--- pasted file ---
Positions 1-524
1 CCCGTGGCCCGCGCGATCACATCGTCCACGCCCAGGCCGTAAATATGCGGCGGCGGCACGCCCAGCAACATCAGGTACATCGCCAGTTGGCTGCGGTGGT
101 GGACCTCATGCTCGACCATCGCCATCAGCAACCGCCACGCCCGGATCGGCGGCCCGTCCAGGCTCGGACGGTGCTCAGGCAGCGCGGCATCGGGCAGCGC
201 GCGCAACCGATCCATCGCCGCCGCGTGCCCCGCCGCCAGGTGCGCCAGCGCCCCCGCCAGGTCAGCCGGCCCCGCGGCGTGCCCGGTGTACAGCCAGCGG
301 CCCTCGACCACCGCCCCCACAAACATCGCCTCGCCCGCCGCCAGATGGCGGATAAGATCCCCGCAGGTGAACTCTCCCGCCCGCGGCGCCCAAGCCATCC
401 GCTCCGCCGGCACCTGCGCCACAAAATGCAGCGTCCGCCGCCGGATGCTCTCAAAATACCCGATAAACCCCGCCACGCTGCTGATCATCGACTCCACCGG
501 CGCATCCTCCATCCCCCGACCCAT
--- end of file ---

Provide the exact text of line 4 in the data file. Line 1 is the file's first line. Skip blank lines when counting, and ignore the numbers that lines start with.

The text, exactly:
201 GCGCAACCGATCCATCGCCGCCGCGTGCCCCGCCGCCAGGTGCGCCAGCGCCCCCGCCAGGTCAGCCGGCCCCGCGGCGTGCCCGGTGTACAGCCAGCGG